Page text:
Before the organ concert we were guided through an odd hallway along a series of alcoves filled with scenes from the Bible. That was a little weird, kind of like window-shopping for a Bible story, but the guide who attends the church was quite proud of them. Then we were seated in the pews and the organ concert began.
Organ concerts are an acquired taste and this organ had a sort of wheezy, high pitched shrill to it. We were informed of the uniqueness of the small organ and the talent of the organist. I’m glad to have heard it, but would have been happier with a smaller taste of its product.
Should you go to Durnstien, skip the escort and wander the enchanting lanes on your own. Do see the interior of the church and if the concert is available, by all means take a seat and listen. Then tighten up the laces on your hiking boots and head up the hill to the castle. We didn’t have time for it, but those who went there, instead of taking the escorted tour, raved about the view.
From the church we strolled along the river’s edge and enjoyed the beautiful morning. This seems to be a different Danube than the one we enjoyed earlier in the cruise. It actually is the same river, but so quiet and so bucolic, that you can’t imagine it is also the lifeblood of vibrant cities like Budapest and Vienna.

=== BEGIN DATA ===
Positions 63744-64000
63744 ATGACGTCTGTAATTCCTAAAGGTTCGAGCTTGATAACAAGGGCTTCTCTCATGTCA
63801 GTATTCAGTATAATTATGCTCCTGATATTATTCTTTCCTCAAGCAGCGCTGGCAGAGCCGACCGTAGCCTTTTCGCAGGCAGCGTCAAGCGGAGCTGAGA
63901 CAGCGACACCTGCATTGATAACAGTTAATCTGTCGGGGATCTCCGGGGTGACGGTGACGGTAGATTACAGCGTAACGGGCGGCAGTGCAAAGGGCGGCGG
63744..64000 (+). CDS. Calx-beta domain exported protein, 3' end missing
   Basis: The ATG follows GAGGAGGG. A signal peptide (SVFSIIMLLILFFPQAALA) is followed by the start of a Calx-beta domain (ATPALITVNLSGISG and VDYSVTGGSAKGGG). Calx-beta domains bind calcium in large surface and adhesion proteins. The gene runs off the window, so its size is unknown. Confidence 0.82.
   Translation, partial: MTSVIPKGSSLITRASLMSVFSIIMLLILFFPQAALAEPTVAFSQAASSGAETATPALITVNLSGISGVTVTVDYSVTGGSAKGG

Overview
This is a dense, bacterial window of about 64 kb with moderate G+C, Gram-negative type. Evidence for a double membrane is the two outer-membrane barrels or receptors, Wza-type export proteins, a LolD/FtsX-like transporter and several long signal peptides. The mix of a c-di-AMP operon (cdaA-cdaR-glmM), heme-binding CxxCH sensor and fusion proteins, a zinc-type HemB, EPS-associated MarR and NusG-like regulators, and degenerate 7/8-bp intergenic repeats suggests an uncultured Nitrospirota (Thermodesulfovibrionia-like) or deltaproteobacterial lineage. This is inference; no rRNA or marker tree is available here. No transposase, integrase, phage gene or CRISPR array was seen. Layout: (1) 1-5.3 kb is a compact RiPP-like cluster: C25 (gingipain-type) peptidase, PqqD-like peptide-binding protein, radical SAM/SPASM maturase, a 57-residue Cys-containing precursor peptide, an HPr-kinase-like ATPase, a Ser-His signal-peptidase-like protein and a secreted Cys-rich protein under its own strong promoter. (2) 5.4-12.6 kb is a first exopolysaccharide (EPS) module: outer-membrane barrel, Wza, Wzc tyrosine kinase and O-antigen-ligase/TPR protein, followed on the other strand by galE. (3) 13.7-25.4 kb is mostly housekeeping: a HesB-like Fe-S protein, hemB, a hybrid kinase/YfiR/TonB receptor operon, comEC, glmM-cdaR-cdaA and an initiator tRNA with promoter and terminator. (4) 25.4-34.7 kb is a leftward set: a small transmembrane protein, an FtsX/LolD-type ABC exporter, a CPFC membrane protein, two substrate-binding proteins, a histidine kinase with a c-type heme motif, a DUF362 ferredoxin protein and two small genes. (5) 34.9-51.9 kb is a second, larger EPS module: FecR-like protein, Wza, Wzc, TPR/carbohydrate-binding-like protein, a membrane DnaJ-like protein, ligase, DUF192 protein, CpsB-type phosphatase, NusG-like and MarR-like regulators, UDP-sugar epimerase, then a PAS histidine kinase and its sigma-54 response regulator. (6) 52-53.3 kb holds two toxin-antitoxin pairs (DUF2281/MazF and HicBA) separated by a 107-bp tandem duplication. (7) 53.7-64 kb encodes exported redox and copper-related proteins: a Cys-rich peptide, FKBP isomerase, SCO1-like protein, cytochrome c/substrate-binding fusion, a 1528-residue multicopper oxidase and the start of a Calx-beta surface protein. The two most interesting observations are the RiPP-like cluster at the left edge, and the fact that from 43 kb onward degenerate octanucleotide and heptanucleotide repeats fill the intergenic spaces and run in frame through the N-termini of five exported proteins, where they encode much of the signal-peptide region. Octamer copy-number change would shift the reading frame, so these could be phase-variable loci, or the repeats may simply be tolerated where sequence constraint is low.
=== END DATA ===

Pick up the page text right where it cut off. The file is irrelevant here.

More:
I’ll leave you with various scenes from the lovely little town and next week we’ll visit the Wachau Valley, a UNESCO Heritage Site.
TRAVEL THERE: MILKING THE SHORE EXCURSION FOR ALL I CAN GET
So, after a morning of museums, Bill was done with Vienna and ready to go back to the boat for lunch. However, if we went back, I knew he wouldn’t be getting off the boat again, so I convinced him to at least have some lunch in the city. I told you how that went. Shame on you Rick Steves! Now I’ll tell you about the balance of the day.
A Drizzly Walking Tour
Because he loves me and maybe a little bit because he’d loved the architecture he’d seen so far, Mr.Bill agreed to a stroll around the Hofburg environs for awhile. I was able to show him on the map that I didn’t plan to get more than a block or two away from the palace, so he set his teeth and headed off with me.